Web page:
Bilyana Lilly: My name is Bilyana Lilly and I am a cybersecurity and disinformation researcher with a focus on Russia's behavior, and that's based at the Rand Corporation. I was born and raised in Bulgaria, which is in Eastern Europe. It's a both communist country, one of the poorest in Europe and a very pro-Russian country as well. I thought initially that I wanted to focus on international relations and at the age of 19, I left my country in order to study in Germany, in Bremen at the so-called Jacobs University there. And initially I started studying international economics and history and mathematics, but I wasn't as passionate as I thought I would be.
Bilyana Lilly: I had a really interesting experience one summer in 2005. I studied international humanitarian law in Kosovo a few years just after the Serbian Kosovo war. And that experience was really unique because every single morning as I was going to class, I was walking by, gutted churches and destroyed buildings. Although the Serbian Kosovo war has happened, a few years ago, there was still this visible impact from the war on the entire country. And it was such an important experience to me because it made me realize that there are no winners in war.
Bilyana Lilly: So after that, I decided I will focus on disarmament and nuclear proliferation. This was my first area, and in order to do that, I went first to Oxford University in England and I did a master's degree in Russian and European studies. And I focused initially on missile defense. I found a really good adviser there and decided that I wanted to understand Russia's strategic thinking. And the idea that came up at that time that was really popular was a research question that a lot of researchers couldn't yet answer in depth was why the Russian government is so opposed to missile defense in Europe. And I thought that idea was really interesting and I started researching it and I eventually wrote a book about it.
Bilyana Lilly: I've always been a foreigner in the countries where I've studied and worked. And when I started to work in the space, I was in my early 20s. And usually those the people that work in those space are as American and Russian and I'm Bulgarian with their Russian sounding accent. So it took a while to gain the trust of the community that I wanted to belong to. But I think I welcome those challenges because to me, they have made my life very interesting.
Bilyana Lilly: Mostly, I have managed to turn my challenges into opportunities.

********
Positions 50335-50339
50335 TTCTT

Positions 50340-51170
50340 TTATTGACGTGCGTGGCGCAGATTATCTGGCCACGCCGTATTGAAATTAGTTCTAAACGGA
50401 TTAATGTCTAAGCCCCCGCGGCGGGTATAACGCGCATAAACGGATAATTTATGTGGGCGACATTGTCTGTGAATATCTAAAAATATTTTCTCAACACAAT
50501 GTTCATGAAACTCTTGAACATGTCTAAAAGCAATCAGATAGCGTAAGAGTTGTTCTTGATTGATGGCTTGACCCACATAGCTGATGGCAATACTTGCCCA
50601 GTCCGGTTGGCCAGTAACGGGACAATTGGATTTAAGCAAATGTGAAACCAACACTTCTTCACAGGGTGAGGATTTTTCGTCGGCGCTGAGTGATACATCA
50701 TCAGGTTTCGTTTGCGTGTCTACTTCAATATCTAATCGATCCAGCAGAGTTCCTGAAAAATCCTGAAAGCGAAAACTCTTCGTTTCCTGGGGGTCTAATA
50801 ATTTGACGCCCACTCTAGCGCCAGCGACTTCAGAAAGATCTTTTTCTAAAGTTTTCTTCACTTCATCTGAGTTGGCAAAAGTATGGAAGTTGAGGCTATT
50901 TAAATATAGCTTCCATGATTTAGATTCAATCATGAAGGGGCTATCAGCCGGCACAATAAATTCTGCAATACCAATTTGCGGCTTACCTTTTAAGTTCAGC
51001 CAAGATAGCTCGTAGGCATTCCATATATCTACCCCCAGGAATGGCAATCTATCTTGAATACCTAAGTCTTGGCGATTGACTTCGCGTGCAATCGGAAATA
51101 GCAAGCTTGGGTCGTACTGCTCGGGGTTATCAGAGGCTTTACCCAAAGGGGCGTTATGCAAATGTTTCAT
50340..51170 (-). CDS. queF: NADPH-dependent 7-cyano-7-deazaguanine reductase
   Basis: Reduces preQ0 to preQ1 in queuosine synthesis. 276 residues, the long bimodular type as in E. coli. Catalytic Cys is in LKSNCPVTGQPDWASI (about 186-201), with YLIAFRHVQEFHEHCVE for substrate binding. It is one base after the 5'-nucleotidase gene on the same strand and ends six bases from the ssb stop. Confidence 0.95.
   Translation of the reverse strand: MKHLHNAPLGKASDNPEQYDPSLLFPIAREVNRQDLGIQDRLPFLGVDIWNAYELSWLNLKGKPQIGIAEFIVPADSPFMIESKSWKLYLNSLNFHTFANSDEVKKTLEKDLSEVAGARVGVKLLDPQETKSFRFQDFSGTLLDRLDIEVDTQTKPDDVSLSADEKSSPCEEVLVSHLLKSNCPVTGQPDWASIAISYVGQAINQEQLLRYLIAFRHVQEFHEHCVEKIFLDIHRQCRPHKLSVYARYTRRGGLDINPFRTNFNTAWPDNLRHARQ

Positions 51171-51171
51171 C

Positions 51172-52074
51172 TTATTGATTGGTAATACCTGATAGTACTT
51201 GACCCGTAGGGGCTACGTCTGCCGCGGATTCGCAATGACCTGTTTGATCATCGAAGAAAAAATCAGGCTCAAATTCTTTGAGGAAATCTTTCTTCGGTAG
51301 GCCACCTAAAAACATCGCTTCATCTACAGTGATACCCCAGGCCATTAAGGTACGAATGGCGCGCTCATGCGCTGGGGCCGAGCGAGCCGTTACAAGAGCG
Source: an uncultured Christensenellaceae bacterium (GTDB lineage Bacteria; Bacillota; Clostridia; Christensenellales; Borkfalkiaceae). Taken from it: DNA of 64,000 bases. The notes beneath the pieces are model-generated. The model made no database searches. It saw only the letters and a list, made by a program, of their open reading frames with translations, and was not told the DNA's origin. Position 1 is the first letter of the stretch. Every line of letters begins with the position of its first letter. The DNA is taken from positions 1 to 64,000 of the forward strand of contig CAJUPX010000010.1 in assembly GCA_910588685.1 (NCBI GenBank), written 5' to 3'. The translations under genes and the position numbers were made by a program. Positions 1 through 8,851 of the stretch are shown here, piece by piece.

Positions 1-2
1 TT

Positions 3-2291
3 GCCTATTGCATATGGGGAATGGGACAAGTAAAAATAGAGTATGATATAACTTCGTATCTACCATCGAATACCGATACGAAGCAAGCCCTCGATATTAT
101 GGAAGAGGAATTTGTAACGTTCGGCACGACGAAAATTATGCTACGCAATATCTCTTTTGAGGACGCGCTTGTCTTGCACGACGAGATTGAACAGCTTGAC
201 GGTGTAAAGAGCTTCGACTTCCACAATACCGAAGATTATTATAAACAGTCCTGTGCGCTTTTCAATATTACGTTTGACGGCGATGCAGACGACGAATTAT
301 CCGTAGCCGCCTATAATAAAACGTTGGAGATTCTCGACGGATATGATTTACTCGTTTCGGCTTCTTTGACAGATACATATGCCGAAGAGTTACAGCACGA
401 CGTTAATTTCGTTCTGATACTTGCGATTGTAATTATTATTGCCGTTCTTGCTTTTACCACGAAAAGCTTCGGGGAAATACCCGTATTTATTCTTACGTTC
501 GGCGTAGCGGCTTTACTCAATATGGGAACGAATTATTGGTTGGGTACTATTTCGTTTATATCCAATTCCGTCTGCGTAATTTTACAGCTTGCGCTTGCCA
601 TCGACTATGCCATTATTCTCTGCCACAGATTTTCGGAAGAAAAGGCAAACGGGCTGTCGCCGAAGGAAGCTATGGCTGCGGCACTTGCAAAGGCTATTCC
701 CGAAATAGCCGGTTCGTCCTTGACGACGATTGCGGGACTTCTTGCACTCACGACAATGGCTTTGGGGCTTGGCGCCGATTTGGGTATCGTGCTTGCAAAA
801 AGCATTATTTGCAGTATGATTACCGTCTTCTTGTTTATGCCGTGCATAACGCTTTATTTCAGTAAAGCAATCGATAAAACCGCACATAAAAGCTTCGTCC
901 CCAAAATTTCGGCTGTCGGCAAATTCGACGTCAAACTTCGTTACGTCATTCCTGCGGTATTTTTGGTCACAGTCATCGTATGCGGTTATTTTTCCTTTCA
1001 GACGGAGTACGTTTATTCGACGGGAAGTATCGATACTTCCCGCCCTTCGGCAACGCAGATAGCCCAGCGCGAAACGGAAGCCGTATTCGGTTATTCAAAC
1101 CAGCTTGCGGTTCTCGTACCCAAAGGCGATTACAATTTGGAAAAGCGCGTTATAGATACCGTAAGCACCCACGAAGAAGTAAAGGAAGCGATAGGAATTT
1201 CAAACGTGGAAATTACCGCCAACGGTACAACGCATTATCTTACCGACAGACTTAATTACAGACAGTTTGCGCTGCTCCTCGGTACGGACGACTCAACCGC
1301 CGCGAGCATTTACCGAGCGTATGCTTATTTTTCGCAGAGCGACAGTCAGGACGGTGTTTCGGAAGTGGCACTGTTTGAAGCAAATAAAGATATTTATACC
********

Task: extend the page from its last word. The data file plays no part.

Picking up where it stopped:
Bilyana Lilly: I would advise any researcher or any student or individual who wants to join the space, create a lot, try to acquire some technical skills, take free classes online. You don't have to really invest a lot of money, especially in the beginning, into this. Maybe attend conferences. I learned a lot from attending DefCon and CyCon. Those are my two favorite platforms where I interact with members of the community. And I have found it so fascinating that the community is so diverse. I find it a wonderful opportunity to build my contacts and become and join the community.
Bilyana Lilly: I wish I had known earlier that individuals in this space are so approachable and so friendly that I could ask questions. I wish I had also known that it's OK not to know everything. And I have I have a certain level of comfort now asking if there is something I'm not aware of. If there is a technique I don't know how to use or a tool, I would like to explore, a malware sample I would like to know more about. Now I have I have people I can reach out to from the community and ask them directly the question that I would like to answer to. I wish I had known earlier that the community was so open to that sort of interaction.
Bilyana Lilly: I would like to be known for my ideas, for my research. I would also like ideally to have made an impact on policy and to have contributed to the Western understanding of Russia's strategic thinking. I know that the Russians and the Chinese, they're often considered as our adversaries, but I often note that from their perspective, their positions are relevant, they are righteous and they're correct. And I would like to bring the West towards being able to better understand the Russian perspective.